How do hot sauce companies make their hot sauce? Often people think that it takes a culinary magician to make a batch of Hot Sauce, but actually, 90% of hot sauce makers have the same process including McIlhenny’s Tabasco sauce and Hoy Fong’s Sriracha. The process comes down to 5 basic steps, but depending on the crafter the complexity varies. Here are the 5 steps that even a novice cook can make.
As you may assume the first step starts with the peppers. Different types of peppers are picked based on the Hot Sauce being produced. Popular peppers for hot sauce include the Cayenne pepper, Serrano pepper, jalapeños and habaneros. There are dozens of other peppers or other herbs in sauces and often time they can be paired up or combined to create a taste with a different flavor or heat to it.
Once the peppers are picked, they are blended and salt is added to make a mash. Your small local hot sauce crafter or homemade hot sauce maker may do this will a food processor, while multimillion dollar corporations have machines 20 feet large tall and 10 feet wide processing these peppers into a mash.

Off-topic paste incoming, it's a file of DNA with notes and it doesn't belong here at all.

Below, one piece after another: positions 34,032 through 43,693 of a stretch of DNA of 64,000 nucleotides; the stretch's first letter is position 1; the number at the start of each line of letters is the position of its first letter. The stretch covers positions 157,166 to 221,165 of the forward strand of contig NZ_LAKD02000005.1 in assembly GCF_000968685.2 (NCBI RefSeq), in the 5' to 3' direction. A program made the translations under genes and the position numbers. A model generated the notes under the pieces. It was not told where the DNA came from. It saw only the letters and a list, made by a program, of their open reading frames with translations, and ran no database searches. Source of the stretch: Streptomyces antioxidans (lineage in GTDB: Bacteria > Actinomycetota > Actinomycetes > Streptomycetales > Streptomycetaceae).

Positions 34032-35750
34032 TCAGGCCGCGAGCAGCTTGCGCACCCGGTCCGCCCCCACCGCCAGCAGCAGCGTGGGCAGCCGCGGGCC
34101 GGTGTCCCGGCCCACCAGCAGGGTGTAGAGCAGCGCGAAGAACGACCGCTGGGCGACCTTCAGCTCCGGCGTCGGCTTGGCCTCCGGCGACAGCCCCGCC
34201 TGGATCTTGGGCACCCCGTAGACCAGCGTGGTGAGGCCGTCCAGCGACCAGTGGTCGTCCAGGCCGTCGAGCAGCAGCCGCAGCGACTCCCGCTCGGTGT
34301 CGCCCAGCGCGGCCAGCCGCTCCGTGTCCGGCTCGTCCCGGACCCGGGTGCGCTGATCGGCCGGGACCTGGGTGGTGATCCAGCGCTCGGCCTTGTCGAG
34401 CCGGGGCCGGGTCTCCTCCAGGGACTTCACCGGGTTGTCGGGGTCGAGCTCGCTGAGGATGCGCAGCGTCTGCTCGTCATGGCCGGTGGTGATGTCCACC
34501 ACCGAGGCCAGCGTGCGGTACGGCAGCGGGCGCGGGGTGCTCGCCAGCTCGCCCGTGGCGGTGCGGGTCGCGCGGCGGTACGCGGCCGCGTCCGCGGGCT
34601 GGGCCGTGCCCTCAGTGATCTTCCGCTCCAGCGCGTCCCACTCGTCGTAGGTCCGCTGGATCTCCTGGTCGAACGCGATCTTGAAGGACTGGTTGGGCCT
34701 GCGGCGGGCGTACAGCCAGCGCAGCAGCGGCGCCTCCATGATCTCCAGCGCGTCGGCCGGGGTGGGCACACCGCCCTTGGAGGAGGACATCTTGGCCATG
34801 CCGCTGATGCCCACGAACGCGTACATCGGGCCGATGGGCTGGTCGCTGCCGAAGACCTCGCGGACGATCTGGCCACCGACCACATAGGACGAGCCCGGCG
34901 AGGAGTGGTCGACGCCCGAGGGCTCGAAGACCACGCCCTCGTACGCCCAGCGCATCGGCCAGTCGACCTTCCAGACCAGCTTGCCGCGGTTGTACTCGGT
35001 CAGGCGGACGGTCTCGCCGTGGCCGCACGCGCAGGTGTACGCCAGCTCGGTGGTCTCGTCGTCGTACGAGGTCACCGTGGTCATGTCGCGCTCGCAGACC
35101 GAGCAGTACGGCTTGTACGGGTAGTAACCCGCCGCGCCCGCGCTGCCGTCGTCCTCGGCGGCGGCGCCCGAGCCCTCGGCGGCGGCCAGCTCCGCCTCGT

Once the mash made it is stored in a barrel or bucket allowing just enough air to allow yeast to grow and the mash to ferment. The fermentation process varies in time, but typically it should last at least 2 weeks. The McIlhenny family has their fermentation process go on for 3 years.
Once the mash is fermented, the mash is put into a mixing tank and vinegar is added. The vinegar will break down the pepper particles and create a more liquid sauce. During the mixing process, the vinegar will take on the flavor and aroma of the peppers. The vinegar acts as a natural preservative so the sauce does not need to be cooked.
The last step before you have your finished product is to drain the mixed sauce to get rid of any pepper seeds and pulp. Homemade hot sauce makers can do this with a strainer while the international hot sauce companies may have a machine that takes out the seeds and pulp separately.
There are many varying ways of going through these steps, but the basics remain constant for 90% of hot sauce companies. The 10% of companies that have different processes often don’t include vinegar in their sauces.